Meet the new boss, same as the old boss. Barack Obama and his immigration-policy team are ready to give amnesty another chance.
This month, President Obama begins his push for "comprehensive immigration reform," an effort at which both his predecessor and his 2008 general election opponent failed repeatedly. Despite the support of liberals like Sen. Ted Kennedy (D-Mass.), George W. Bush and Sen. John McCain (R-Ariz.) both saw their efforts founder on the questions of border security and what to do with the 12 to 20 million illegal immigrants already in the United States.
Try as they might, neither Bush nor McCain were ever able to convince the American people that they were willing to do what it takes to secure the country's porous borders. Whenever Bush or McCain said "immigration reform," the voters heard "amnesty now, enforcement never." Much as happened when the first major bipartisan amnesty, the Immigration Reform and Control Act, was passed in 1986.
For this reason, Obama has tread carefully. Although Democrats control both sides of Pennsylvania Avenue and the enforcement-first Republicans who defeated two Bush-era immigration bills have been reduced to an ineffectual rump, the immigration issue is fraught with political peril -- especially for Democrats representing historically Republican congressional districts, many of whom were recruited by White House chief of staff Rahm Emanuel himself in his past role as Democratic Congressional Campaign Committee chairman.
Emanuel's skepticism about the political appeal of the Bush-McCain-Kennedy approach to illegal immigration was thought to relegate the issue to the backburner until Obama is safely re-elected. But in April, the Wall Street Journal reported that Emanuel had emerged as an "unexpected ally" of comprehensive reformers and a "backer of immigration action."
Yet the president seems mindful of Emanuel's concerns about immigration politics and is proceeding cautiously -- so much so that one reporter pronounced him a convert to the enforcement-first position. The Washington Times noted that Obama's budget "calls for extra money to build an employee-verification system and to pay for more personnel and equipment to patrol the border."
"If the American people don't feel like you can secure the borders," Obama acknowledged at a press conference, "then it's hard to strike a deal that would get people out of the shadows and on a pathway to citizenship who are already here, because the attitude of the average American is going to be, 'Well, you're just going to have hundreds of thousands of more coming in each year.' "
So has Obama abandoned all hope of an immigration amnesty and embraced the pro-enforcement position? Don't count on it. One of the few programs on the chopping block in the president's round of paltry budget cuts -- $17 billion in the context of a $3.4 trillion budget -- was the State Criminal Alien Assistance Program (SCAAP). SCAAP reimburses state governments for the cost of incarcerating convicts and criminals awaiting trial who are in the country illegally.
When President Bush tried to scrap SCAAP, Democrats in Congress and from border states protested. Congressman John Spratt (D-S.C.), now chairman of the House Budget Committee, protested that "the need [for this program] cannot be overstated." Rep. Gabrielle Giffords (D-Ariz.), who had to beat a Republican immigration hawk to get to Congress, complained that SCAAP "has been consistently underfunded." Gov. Janet Napolitano of Arizona, now Obama's secretary of homeland security, penned a Wall Street Journal op-ed demanding that the funds be restored.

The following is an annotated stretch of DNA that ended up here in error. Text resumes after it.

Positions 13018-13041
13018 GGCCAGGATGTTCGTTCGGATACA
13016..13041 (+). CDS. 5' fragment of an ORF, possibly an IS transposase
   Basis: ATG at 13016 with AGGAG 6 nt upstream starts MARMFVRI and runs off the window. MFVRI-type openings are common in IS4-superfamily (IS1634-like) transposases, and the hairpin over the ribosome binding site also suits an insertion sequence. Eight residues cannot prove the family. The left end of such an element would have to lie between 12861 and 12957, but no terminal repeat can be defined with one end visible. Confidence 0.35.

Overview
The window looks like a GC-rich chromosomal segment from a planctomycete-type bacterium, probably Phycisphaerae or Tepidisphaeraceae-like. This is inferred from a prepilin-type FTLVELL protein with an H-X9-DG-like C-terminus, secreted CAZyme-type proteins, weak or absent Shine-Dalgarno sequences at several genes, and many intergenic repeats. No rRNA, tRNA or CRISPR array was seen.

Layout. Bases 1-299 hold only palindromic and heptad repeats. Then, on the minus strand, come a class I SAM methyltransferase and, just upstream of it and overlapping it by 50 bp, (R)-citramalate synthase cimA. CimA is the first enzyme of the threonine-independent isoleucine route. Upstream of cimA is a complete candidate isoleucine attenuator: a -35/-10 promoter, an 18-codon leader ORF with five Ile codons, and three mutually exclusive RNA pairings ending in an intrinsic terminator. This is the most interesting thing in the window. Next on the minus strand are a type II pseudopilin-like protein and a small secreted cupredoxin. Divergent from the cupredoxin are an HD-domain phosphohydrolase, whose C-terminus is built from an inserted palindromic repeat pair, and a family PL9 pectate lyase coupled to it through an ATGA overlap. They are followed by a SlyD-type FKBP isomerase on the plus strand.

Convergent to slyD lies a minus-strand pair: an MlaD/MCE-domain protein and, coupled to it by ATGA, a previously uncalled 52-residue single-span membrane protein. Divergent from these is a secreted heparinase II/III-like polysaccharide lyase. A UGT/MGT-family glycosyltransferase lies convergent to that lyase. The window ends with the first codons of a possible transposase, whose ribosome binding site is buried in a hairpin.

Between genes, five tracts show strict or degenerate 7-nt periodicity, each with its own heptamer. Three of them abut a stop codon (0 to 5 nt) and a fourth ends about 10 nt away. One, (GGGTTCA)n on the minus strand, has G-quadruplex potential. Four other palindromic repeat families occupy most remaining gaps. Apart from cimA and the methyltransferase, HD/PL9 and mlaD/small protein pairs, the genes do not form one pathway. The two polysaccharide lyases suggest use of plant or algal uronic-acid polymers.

But the biggest sign that amnesty remains in Obama's plans is the appointment of Esther Olavarria as deputy assistant secretary for policy in the Department of Homeland Security. After years spent working for immigrant advocacy groups in Florida, she came to Washington, D.C. to work for Ted Kennedy as counsel to the Senate Judiciary Committee's immigration subcommittee -- where some credit her with writing the McCain-Kennedy immigration plan.
"She wrote the bill," Mark Krikorian of the Center for Immigration Studies flatly told the Miami Herald. "She was Kennedy's main immigration person. She was really driving that bus." Although that bus went over a cliff to political defeat, people on the other side of the debate agree. Cheryl Little co-founded the Florida Immigrant Advocacy Center with Olvarria and argues that her colleague will "fight tooth and nail" for more liberal immigration laws.
Whatever her role in drafting McCain-Kennedy, Olvarria clearly prefers it to other alternatives. Speaking at a meeting of Irish immigration activists, the Irish Voice quoted her as describing a bill by Sens. John Cornyn (R-Texas) and Jon Kyl (R-Ariz.) as "heavy on enforcement" and legislation by Sen. Arlen Specter (then-R-Pa.) as containing "the worst solutions for the undocumented."
It is worth nothing that both of the above bills were widely regarded as amnesties in their own right, albeit with more conditions and stronger enforcement provisions. But such provisions were not popular with Olvarria's audience. The Irish Voice reported that illegal immigrants present complained that it was becoming too difficult to get driver's licenses and people were starting to go home.
"Here you have someone who has spent her entire career looking at immigration issues entirely from the perspective of the immigrant," Don Todd, research director of Americans for Limited Government, told TAS. "She is not going to start looking at them from a pro-enforcement perspective now that she is working on these issues at DHS."
The failure to respect the fact that a nation of immigrants can also be a nation of laws has doomed "comprehensive" legislation in the past. Obama, with the help of advisers like Olvarria, is about to put this to the test once again.
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